Last week at Google I/O in San Francisco, Google laid out plans for three new and separate platforms; Android Wear, Android TV, and Android Auto. What differentiates these platforms from past iterations we have seen, such as Google TV or any smartwatch currently available on the market powered by Android, is pretty major though.
From what we have seen in the past from Android-powered smartwatches, the company that creates the watch, creates the overall experience. For example, Samsung’s Galaxy Gear ran Android, but the company limited its use to only Samsung devices, plus had entire control over the way consumers interacted with the watch, which essentially hindered most basic functionality.
Android Wear is Google’s vision for a smartwatch, and according to an Arstechnica interview with David Burke, an engineering director at Google, the company will now have complete control over user interfaces and underlying software.
The UI is more part of the product [Android TV] in this case. We want to just have a very consistent user experience, so if you have one TV in one room and another TV in another room and they both say Android TV, we want them to work the same and look the same. The device manufacturers can brand it, and they might have services that they want to include with it, but otherwise it should be the same.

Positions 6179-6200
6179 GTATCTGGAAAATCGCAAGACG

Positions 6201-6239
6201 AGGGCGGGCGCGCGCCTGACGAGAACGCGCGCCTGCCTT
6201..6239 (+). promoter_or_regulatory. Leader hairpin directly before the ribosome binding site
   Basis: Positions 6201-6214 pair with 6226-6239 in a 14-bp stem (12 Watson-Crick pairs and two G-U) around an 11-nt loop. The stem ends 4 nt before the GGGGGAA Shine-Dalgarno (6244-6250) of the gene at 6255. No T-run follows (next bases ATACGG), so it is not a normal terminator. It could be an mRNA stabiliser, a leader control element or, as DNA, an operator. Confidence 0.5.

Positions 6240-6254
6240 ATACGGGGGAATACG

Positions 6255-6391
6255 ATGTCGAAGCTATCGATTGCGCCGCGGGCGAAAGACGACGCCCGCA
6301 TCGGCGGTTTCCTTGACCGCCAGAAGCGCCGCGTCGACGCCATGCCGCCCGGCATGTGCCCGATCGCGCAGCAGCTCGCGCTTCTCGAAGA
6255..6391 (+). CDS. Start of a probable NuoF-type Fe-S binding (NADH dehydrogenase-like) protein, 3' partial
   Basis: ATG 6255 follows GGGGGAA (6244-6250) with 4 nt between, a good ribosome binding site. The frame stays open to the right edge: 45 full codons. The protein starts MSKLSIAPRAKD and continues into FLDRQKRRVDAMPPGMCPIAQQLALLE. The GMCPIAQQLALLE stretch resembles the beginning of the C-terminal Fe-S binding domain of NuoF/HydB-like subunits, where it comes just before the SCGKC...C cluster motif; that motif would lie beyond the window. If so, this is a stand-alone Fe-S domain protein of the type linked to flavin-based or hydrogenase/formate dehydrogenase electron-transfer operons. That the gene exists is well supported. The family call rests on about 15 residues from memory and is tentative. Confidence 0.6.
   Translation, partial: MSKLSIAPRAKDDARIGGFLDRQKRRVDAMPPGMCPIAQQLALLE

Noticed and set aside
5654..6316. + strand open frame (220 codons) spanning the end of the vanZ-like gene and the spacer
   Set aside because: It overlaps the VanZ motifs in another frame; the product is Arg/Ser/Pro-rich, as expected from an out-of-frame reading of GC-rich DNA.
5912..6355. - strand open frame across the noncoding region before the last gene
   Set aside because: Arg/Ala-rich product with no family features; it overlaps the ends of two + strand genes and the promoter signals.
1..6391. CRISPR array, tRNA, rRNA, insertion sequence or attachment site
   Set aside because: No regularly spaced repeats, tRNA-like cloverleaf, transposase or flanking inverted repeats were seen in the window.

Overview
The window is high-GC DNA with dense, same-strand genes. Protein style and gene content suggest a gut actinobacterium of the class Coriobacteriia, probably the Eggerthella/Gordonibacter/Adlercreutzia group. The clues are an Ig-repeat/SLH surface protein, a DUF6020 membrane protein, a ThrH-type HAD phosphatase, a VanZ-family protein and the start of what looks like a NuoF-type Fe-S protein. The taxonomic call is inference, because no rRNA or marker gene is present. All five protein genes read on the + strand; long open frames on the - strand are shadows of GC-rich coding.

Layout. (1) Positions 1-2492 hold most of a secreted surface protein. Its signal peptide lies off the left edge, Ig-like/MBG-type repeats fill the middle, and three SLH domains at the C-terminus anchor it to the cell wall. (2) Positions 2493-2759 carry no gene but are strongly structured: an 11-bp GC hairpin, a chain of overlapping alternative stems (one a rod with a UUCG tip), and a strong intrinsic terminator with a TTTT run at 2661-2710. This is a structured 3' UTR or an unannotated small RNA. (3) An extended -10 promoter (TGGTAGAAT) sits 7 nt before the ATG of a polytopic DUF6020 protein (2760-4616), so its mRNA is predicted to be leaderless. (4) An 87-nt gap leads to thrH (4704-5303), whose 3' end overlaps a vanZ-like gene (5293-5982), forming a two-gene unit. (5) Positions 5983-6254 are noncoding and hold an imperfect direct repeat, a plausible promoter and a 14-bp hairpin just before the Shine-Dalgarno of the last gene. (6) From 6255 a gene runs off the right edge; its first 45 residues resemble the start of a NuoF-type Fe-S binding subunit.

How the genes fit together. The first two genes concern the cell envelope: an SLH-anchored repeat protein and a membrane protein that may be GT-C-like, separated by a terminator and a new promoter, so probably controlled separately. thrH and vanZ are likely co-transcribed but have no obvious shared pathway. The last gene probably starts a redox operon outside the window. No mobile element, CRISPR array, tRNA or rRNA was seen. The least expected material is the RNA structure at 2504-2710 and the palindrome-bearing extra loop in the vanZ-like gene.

Google will invest heavily on consistency, making sure that consumers experience the same thing across multiple devices, which leads consumers to focus more intensely on the hardware they purchase.
As another example, both the LG G Watch and Samsung Gear Live feature almost identical software, and when the Moto 360 is launched, you can expect it to behave exactly the same, too. It will be entirely up to the consumer which piece of hardware they want to invest in, not which device features the most software gimmicks.
Are you a fan of Google’s new consistency approach? I feel like it has been a very long time coming, with a great number of OEMs working on and tweaking Android for their own benefit, it’s about time Google began tugging on the reins.